aaldef.helps.asian

The exterior of South Philadelphia High School.

 

They were roaming the halls of South Philadelphia High School looking for a fight.

Their target, according to police: Asian students.

By the end of the school day, as many as 30 students of Asian descent had been physically attacked and about 13 were sent to the hospital for treatment, according to school and law enforcement officials.

Wei Chen, who was a senior at the time, remembers Dec. 3, 2009, like it was yesterday.

“They were sitting along the wall,” he recalled in an interview with CNN.

“I saw this one student, his whole T-shirt [was bloody] because his nose is broken.”

Wei was not injured in last year’s melee, but he said the violence was racial tension between black and Asian immigrant students reaching its breaking point.

After being attacked as a freshman and witnessing other attacks on Asian students, Wei founded the Chinese Student Association to help new Chinese students — many who recently immigrated to the country — adjust to life at South Philly High.

He also kept track of the incidents of violence against Asian students.

Last year’s altercation was the final straw.

Wei and 50 other students organized an eight-day boycott of the school.

They wanted to draw attention to what they felt was an inadequate response by the school staff to the ongoing harassment and violence leading up to the Dec. 3 incident.

“School should be safe,” he said.

“The school should be responsible for students’ safety. This is important.”

Bach Tong, a native of Vietnam, was one of the students who participated in the boycott.

He said standing up for what he believed in helped him find his voice.

“You know, I see not everyone speak up, so I need to stand up for myself ‘cause I see myself in there, I see trouble in there,” said Tong, who was a sophomore at the time of the incident.

“I cannot be selfish and stay aside to watch other people fixing stuff for me,” Tong said.

“I mean, I need to stand up and [fix] stuff for myself.”

During those eight days, Wei, Tong and the other students met in Philadelphia’s Chinatown neighborhood during school hours, doing their schoolwork, holding rallies, and talking about ways to deal with violence at the school.

Despite taking a stand, Tong transferred out of South Philly High a year later, fearing for his safety and concerned about his education.

Nevertheless, the boycott helped trigger nationwide attention to the violence against Asian students at South Philly High.

Months later, a federal investigation was launched following a formal civil rights complaint filed on behalf of the Asian students in January 2010 by the Asian American Legal Defense and Education Fund (AALDEF).

“It’s huge,” said Cecilia Chen, staff attorney for AALDEF.

“It’s basically the federal government coming in and saying that the school district has failed to protect the constitutional rights of its students, which they have an obligation to do,” Chen said.

According to the complaint, “the District and the School acted with ‘deliberate indifference’ to the harassment against Asian students and ‘intentional disregard for the welfare of Asian students’” at the school.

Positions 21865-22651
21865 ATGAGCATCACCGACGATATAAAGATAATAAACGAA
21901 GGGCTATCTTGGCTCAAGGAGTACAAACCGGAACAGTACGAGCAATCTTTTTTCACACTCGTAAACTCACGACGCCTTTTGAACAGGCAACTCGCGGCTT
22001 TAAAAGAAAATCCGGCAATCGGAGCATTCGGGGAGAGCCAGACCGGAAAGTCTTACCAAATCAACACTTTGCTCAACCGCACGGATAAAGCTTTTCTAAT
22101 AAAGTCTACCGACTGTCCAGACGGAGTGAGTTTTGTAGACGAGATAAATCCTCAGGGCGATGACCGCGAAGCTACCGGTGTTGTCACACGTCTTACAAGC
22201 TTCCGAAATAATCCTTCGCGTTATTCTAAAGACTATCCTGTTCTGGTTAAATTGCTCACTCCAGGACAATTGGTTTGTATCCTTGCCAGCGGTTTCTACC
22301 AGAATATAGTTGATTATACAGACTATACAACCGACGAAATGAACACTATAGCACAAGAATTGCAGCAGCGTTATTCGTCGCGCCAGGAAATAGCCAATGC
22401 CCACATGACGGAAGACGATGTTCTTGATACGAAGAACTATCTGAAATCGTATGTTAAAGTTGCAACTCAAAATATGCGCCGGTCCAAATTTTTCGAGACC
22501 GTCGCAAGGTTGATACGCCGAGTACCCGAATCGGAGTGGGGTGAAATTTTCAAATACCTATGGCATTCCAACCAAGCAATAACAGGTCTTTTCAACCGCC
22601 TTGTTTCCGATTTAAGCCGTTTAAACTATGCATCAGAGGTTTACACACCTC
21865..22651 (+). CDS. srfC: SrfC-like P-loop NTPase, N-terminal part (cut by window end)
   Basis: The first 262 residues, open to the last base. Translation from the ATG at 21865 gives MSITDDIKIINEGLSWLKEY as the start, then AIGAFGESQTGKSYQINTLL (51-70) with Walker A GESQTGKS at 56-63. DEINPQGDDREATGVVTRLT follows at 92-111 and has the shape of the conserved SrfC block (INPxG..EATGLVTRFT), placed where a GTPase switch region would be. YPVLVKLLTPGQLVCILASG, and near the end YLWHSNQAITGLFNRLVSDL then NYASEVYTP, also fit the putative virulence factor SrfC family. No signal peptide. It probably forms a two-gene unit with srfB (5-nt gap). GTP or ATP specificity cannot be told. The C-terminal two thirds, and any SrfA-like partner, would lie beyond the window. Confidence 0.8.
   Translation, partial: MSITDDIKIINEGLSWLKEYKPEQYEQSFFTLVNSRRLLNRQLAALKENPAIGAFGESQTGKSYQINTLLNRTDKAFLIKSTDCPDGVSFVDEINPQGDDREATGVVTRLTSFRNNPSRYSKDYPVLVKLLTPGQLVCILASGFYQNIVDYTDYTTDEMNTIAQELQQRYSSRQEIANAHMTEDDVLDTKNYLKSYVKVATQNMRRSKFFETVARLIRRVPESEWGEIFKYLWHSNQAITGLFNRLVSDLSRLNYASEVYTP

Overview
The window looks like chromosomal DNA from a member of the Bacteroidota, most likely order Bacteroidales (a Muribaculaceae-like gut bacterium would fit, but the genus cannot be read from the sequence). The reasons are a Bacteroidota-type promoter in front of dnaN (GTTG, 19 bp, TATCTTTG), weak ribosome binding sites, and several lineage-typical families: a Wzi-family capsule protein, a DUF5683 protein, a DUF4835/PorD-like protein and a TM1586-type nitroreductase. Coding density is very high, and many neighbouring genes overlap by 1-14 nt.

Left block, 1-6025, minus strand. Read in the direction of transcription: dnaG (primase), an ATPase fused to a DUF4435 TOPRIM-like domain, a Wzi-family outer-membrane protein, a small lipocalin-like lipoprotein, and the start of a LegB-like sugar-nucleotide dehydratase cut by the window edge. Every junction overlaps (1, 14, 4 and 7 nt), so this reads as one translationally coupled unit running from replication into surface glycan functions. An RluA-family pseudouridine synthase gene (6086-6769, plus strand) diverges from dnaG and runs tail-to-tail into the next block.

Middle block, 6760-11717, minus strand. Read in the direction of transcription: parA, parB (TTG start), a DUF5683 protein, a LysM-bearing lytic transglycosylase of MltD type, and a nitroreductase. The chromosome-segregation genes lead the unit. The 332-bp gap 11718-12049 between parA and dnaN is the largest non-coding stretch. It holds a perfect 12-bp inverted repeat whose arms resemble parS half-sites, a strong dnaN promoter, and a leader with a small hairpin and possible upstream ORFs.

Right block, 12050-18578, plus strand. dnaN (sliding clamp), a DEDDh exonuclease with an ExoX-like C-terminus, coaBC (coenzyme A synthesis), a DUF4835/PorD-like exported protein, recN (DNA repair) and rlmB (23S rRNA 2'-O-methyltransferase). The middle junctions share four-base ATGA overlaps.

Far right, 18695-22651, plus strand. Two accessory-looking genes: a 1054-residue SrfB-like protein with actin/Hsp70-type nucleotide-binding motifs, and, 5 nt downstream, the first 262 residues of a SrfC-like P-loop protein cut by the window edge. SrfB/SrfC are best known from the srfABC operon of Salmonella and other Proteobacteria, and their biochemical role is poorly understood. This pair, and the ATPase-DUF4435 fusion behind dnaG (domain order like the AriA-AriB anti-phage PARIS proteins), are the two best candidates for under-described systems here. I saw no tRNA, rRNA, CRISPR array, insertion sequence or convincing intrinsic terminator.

The Department of Justice (DOJ), which announced its investigation in August, has instructed the school system to improve the treatment of Asian students.

The DOJ said the complaint possesses enough credibility to initiate discussions of further reform for the beleaguered school.

The school’s principal resigned in May, security has been increased, and the school district has said there have been fewer reports of student assaults.

The school’s new principal, Otis Hackney, says security at South Philly High is his top priority.

“There is no room for bullying at school,” Hackney said.

“As principal, my No. 1 priority is to make sure my building is safe.”

Hackney is the fifth principal in six years at South Philly High.

A West Philadelphia native, Hackney wants his school off the state’s “persistently dangerous” list, as well as meeting the Adequate Yearly Progress requirements, something his school has not achieved, he said.

Hackney used education “to change his situation,” he said.

“I care because I was built this way,” he said.

“I just truly see education as the way.”

South Philly High students recently launched a campaign for nonviolent schools with the help of the city’s youth-led Philadelphia Student Union.

The campaign seeks to improve school climate and enhance the trust between students and staff.

Student Union member Shania Morris was in the eighth grade when last December’s violence erupted at South Philly.

Moved by the boycott, she wanted to make a difference in schools.

“We just want to fight to make a change in our schools so that they’re nonviolent,” said Morris, now a high school freshman.

“What we believe is that nonviolence is power that helps people rather than hurts.”

While things have improved, it is a bittersweet accomplishment, says advocate Helen Gym, a board member for Asian Americans United.

“For all the wonderful students that we’ve worked with who stood up around the issue, we’ve lost dozens more,” said Gym, who helped many Asian students document their experiences.

“Kids who just dropped out, kids who just gave up, kids who are lost. You know this is some small consolation, but...we lost a generation of kids.”

But for Wei Chen, who now attends Community College of Philadelphia, speaking out helped him find his inner strength.

“We have the power to change; we can do something,” he said.

“It’s not only adults who can do something, we can do something. I trust this.”

Meanwhile, AALDEF continues to press for staff training on cultural diversity and more dialogue among students — with zero tolerance for harassment or violence.

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